Not a Sonic Youth record, but let’s say someone unfamiliar asks you anyway: Nirvana or no Nirvana, Sonic Youth might’ve flirted with grunge, but Chelsea Light Moving gives doom metal a sloppy kiss. Sonic Youth’s fewer punksplosions over time were still Kim Gordon ones, while Lee Ranaldo hung in there for melody and Thurston seesawed between the two, without showing off much to upset the balance. He rarely made declamatory statements like “We are the third eye of rock and roll”; you rarely got the sense that Sonic Youth’s characters were themselves. Fuzz bass was a no-no—hell, even distorted guitars for all that noise rarely showed up for Mudhoney crunch.
The most damning reason to quarantine Chelsea Light Moving from the Sonic Youth discography is that it makes you notice the absence of Steve Shelley, who could find the grooves in noise-rock and layer them to boot. This new quartet is all stop-start, crawl-crunch, coppery surface and Jesus Lizard beneath. The guitar effects are simplistic; verses on “Groovy & Linda” are hooked by sliding up strings, and “Empires of Time” demolishes its quieter Slint-like passages with three-note harmonics. There’s not a lot of sculpture, which is impressive for a recently separated man trying to find his rawness again at age 54.
But this also unfortunately guarantees that what you hear on listen one is what you get; there’s no growing into the awkward screams, the prog tempo changes (I guess the unnecessary ending for “Groovy” gets away with it for zooming directly into the speedy “Lip”), the bizarrely undercooked lyrics and half-assed nature of the whole project. When an unadorned guitar is scratched up and down the neck til it bleeds in the middle of “Lip,” it just sounds like they couldn’t think of anything else to put there. When “Sleeping Where I Fall” switches abruptly from familiar jammy chords to a draining Alice in Chains melody, the jarring lack of natural synergy overpowers the song-parts themselves, even moreso when the completely alien double-kick death metal ending batters through.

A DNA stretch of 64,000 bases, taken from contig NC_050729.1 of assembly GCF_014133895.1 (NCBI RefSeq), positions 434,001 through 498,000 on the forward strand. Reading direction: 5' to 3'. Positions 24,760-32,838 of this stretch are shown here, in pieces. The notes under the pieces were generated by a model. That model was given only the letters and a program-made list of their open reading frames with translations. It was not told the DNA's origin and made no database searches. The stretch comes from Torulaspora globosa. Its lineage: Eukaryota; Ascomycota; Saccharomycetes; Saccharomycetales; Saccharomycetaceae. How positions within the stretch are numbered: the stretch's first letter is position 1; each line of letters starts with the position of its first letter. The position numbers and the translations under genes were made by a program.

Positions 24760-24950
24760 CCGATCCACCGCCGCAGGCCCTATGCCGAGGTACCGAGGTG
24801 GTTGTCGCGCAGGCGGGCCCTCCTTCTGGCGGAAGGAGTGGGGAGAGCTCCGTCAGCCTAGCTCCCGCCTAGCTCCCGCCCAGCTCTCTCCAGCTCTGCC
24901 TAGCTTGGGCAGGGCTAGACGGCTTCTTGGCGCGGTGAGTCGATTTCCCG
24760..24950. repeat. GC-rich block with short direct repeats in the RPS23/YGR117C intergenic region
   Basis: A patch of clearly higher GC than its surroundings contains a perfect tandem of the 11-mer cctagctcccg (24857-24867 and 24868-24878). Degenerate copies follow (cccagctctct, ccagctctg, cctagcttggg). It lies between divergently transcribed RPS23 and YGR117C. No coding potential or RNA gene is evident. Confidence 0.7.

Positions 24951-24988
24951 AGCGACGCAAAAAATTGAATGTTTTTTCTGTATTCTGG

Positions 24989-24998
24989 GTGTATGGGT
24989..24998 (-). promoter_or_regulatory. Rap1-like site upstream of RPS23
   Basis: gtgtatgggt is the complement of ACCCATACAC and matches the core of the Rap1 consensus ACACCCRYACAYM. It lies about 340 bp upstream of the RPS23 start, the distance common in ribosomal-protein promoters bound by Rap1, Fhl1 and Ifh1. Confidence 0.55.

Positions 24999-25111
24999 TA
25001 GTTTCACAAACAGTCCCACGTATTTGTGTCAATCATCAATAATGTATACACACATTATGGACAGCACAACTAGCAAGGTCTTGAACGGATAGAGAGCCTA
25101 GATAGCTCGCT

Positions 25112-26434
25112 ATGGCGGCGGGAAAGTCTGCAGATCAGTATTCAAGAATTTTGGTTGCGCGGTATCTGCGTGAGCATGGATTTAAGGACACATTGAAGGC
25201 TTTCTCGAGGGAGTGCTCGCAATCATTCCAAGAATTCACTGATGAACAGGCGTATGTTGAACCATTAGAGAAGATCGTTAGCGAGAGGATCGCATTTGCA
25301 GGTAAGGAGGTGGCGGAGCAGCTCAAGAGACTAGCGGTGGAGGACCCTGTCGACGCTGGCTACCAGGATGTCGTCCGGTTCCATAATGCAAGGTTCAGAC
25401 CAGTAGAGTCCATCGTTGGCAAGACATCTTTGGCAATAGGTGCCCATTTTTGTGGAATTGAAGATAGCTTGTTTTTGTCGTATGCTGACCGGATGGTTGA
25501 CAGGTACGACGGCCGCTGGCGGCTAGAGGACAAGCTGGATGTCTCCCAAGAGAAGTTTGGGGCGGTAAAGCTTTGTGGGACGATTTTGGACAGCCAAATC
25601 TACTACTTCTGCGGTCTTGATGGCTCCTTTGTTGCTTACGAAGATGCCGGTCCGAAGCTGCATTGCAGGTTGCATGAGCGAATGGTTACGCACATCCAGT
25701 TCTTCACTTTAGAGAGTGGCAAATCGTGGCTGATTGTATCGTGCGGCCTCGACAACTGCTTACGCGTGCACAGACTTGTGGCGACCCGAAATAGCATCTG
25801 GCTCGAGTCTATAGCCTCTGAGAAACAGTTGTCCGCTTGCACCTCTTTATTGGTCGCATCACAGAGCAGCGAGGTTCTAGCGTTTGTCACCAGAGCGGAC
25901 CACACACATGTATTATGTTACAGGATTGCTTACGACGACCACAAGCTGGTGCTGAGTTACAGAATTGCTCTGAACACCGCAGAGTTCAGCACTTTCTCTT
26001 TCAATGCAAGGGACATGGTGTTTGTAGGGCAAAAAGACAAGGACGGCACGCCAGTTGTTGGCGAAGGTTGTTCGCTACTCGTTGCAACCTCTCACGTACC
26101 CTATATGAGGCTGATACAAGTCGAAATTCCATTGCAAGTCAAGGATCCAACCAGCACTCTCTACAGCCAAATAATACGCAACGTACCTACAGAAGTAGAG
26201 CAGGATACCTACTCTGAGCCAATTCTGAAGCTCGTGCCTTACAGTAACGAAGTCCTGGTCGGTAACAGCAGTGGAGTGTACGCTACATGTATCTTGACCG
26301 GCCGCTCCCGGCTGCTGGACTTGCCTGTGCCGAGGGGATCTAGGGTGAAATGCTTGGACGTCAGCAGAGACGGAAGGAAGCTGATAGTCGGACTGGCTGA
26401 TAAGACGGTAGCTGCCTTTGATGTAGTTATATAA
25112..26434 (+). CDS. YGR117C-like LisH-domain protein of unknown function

What saves the thing is, well, Moore’s style is so ingrained that to some extent this really will start to sound more natural with time. The jarringly DIY sound effects and horrible noises, Human Centipede-level chord transplants, do become hooks in their way, even on the endless “Alighted” and the abrasive “Burroughs,” whose Dirty/Sister-taunting verse riffs are easily the most Moore alludes to his former band here. But the overall effect is such an uphill climb it’s hard to imagine anyone but the faithful wanting to do the heavy lifting.
A Thousand Leaves is this reviewer’s favorite album of all time; yours might be something a little less demanding. So if the work isn’t the appeal for you—gleaning hidden logic from violinist-turned-bassist Samara Lubelski’s sludge, or not letting Sunburned Hand of the Man sticksman John Moloney’s hammerings bother you, this album will keep you at least as busy as mbv. But for the spoken word in act three, stick with NYC Ghosts and Flowers.